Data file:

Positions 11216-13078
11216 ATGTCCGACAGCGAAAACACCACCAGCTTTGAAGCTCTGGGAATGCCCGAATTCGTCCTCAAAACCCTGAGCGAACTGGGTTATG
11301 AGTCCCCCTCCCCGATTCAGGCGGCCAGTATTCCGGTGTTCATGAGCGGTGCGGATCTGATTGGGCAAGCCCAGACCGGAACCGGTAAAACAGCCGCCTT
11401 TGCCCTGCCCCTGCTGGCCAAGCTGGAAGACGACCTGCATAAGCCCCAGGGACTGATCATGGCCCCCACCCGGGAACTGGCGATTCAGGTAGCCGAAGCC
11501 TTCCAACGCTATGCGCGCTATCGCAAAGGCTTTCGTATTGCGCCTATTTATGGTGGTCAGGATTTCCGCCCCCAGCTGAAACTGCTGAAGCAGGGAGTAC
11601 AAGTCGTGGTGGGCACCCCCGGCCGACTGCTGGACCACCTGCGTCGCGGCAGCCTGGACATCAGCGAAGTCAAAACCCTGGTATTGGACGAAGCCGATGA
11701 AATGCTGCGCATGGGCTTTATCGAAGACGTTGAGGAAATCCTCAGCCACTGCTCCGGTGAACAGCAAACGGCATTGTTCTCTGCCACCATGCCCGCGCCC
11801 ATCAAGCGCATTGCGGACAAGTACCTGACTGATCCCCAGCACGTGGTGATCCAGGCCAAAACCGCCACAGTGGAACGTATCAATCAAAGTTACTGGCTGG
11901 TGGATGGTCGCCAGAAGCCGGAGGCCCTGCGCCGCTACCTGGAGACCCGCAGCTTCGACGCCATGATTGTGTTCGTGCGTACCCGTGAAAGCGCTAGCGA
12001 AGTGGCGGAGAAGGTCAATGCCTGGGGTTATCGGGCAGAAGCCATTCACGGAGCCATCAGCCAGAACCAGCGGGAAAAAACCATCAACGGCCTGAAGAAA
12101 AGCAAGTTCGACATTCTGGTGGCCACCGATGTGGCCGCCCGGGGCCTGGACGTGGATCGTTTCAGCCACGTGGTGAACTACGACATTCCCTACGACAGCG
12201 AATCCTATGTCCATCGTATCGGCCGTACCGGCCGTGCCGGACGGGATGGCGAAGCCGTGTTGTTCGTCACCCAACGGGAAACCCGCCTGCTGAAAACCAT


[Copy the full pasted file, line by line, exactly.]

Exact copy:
Positions 11216-13078
11216 ATGTCCGACAGCGAAAACACCACCAGCTTTGAAGCTCTGGGAATGCCCGAATTCGTCCTCAAAACCCTGAGCGAACTGGGTTATG
11301 AGTCCCCCTCCCCGATTCAGGCGGCCAGTATTCCGGTGTTCATGAGCGGTGCGGATCTGATTGGGCAAGCCCAGACCGGAACCGGTAAAACAGCCGCCTT
11401 TGCCCTGCCCCTGCTGGCCAAGCTGGAAGACGACCTGCATAAGCCCCAGGGACTGATCATGGCCCCCACCCGGGAACTGGCGATTCAGGTAGCCGAAGCC
11501 TTCCAACGCTATGCGCGCTATCGCAAAGGCTTTCGTATTGCGCCTATTTATGGTGGTCAGGATTTCCGCCCCCAGCTGAAACTGCTGAAGCAGGGAGTAC
11601 AAGTCGTGGTGGGCACCCCCGGCCGACTGCTGGACCACCTGCGTCGCGGCAGCCTGGACATCAGCGAAGTCAAAACCCTGGTATTGGACGAAGCCGATGA
11701 AATGCTGCGCATGGGCTTTATCGAAGACGTTGAGGAAATCCTCAGCCACTGCTCCGGTGAACAGCAAACGGCATTGTTCTCTGCCACCATGCCCGCGCCC
11801 ATCAAGCGCATTGCGGACAAGTACCTGACTGATCCCCAGCACGTGGTGATCCAGGCCAAAACCGCCACAGTGGAACGTATCAATCAAAGTTACTGGCTGG
11901 TGGATGGTCGCCAGAAGCCGGAGGCCCTGCGCCGCTACCTGGAGACCCGCAGCTTCGACGCCATGATTGTGTTCGTGCGTACCCGTGAAAGCGCTAGCGA
12001 AGTGGCGGAGAAGGTCAATGCCTGGGGTTATCGGGCAGAAGCCATTCACGGAGCCATCAGCCAGAACCAGCGGGAAAAAACCATCAACGGCCTGAAGAAA
12101 AGCAAGTTCGACATTCTGGTGGCCACCGATGTGGCCGCCCGGGGCCTGGACGTGGATCGTTTCAGCCACGTGGTGAACTACGACATTCCCTACGACAGCG
12201 AATCCTATGTCCATCGTATCGGCCGTACCGGCCGTGCCGGACGGGATGGCGAAGCCGTGTTGTTCGTCACCCAACGGGAAACCCGCCTGCTGAAAACCAT